As everyone knows, the entertainment industry is littered with stories of excess and debauchery, and these tales extend from those with superstar status to the grassroots level. From the destruction of hotel rooms to limos outfitted with hot tubs to band members each traveling in their separate tour buses, we have all heard about the resulting effects of the vacuum of stardom. In the wash of these urban legends and anecdotes, it is often the altruistic ventures of our musical heroes that go overlooked, and it is of no surprise as we live in the age of sensationalism and shock journalism. But alas, these acts of charity are often the conditions that remind audiences that aside from the glam and fanfare, these artists are people too, and at the core share the same soul as the rest of us and the words they have sung are not mere lip service to humanity but are meaningful and true to their own and the shared perspective.
Last week, the people of Fort Collins, Colorado had the opportunity to witness the other side, the human side, of entertainment through the lens and talent of the jam-infused amalgam of The Contribution. Comprised of members from Railroad Earth, New Monsoon, ALO, Great American Taxi, and The Black Swan singers, this supergroup of musical aptitude came together for a three-night Colorado run to release their latest album, Wilderness and Space. This album, a follow up to their debut release, Which Way World of 2010, reflects that the outlook among these players falls outside of the formula of most groups, where producing a recording and supporting its sale through touring is typically the end result. Instead, the band decided to repurpose the approach with the perspective being on serving others, contributing as it were, rather than serving themselves. Starting in late 2017, The Contribution released single tracks periodically, in digital format only, and offered those who wanted to own the music the opportunity to give back in their own way. For every $ 0.99 digital download, the group would donate the money to a specific charity and for each of the seven tracks, the charity was different, including The Rex Foundation, Conscious Alliance, HeadCount, Rock The Earth, The Delaware Riverkeeper Network, The Breast Cancer Emergency Fund, and The Piedmont Land Conservancy.
The characteristic way the band tours also sets itself outside the norm. The Contribution is not a band that is out to play every major market and reach every listener but is more a communion of friends, sharing a musical language, and doing it for the fun of it. For example, outside of the three nights in Colorado, the band has no other dates on the calendar, and this sporadic play has been consistent since its inception of 2010, playing only a handful of shows annually to the lucky few who turn out to the intimate venues that house their exchanges.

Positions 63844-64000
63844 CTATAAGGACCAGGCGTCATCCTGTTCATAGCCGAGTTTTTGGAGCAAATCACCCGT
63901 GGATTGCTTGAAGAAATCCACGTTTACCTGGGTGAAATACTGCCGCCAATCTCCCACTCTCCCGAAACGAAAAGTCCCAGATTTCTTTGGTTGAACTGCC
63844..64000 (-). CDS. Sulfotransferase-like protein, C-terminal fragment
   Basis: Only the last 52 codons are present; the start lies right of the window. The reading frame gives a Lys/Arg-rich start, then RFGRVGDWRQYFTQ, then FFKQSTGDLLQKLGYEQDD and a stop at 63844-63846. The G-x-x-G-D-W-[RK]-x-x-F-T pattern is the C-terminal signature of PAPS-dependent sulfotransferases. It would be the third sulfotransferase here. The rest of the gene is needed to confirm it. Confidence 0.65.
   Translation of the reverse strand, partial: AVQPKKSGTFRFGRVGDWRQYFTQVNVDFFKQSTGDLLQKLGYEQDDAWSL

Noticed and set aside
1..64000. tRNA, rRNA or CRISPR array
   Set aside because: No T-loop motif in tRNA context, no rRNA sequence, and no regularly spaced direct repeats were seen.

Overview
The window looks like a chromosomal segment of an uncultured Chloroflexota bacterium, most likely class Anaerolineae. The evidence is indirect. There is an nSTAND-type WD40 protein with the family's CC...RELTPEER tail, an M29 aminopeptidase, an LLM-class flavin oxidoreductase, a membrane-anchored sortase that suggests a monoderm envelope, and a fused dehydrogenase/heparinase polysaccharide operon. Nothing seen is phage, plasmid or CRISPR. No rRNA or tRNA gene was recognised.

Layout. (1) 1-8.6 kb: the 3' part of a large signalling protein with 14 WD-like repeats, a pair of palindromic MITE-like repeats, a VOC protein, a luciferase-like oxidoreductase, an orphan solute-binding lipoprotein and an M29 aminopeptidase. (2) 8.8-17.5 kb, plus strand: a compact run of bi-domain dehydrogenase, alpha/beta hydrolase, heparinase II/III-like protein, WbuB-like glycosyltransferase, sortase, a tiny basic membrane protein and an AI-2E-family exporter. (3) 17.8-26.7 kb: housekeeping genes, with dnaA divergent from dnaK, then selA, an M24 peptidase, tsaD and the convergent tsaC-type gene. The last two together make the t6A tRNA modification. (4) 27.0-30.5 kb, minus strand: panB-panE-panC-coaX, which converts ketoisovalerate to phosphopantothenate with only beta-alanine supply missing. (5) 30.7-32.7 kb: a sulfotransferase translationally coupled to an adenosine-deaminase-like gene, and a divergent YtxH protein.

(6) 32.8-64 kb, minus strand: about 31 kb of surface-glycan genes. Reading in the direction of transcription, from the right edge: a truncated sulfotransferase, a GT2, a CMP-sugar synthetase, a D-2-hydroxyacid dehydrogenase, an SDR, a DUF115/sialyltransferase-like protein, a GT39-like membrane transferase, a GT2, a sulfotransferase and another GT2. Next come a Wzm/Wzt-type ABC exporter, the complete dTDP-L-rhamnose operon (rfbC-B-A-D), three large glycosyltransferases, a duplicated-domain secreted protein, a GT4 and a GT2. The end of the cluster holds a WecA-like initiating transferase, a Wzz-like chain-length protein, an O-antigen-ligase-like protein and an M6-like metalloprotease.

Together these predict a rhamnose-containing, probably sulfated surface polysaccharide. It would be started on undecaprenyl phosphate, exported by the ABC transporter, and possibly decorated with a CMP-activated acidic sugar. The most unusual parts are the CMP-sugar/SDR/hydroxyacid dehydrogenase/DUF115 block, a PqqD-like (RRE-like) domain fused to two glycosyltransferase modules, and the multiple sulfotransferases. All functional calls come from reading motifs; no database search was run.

For this particular night in the North Country of Colorado, The Contribution delivered a single 90-minute set to the intimate crowd of The Armory, a seated performance space at the edge of the historic Old Town District. Performing most of the new album, half of their freshman release, and a couple of covers, including Fleetwood Mac’s Dreams and The Rolling Stones Gimme Shelter, the tracks showed strong deliveries from each of the members and left the close of each tune filled with the warm applause of the audience asking for more. The performance as a whole was tight and well-executed, which was a bit of a surprise due to the infrequency of this conglomeration, but then again not in light of the prowess of its parts.
Following the show, the band dispersed itself among the tables of the hall and took to conversation and exchanges with the audience, talking everything under the sun and signing autographs. Looking out at this final scene of the evening revealed that The Contribution that was given on this night was not one-sided, but rather exchanged, as old friends were hugged and new friends were made for both the audience and the band. It must be mentioned that the omission of the who’s who that makes up this band was intentional, as it is not the celebrity or the association that makes these performances special, but rather the message and the community they spawn. In closing, if you see this band is coming to your area, consider yourself fortunate and do yourself the privilege of attending an evening of music that will remind you that we all have the opportunity to be a part of The Contribution we call life.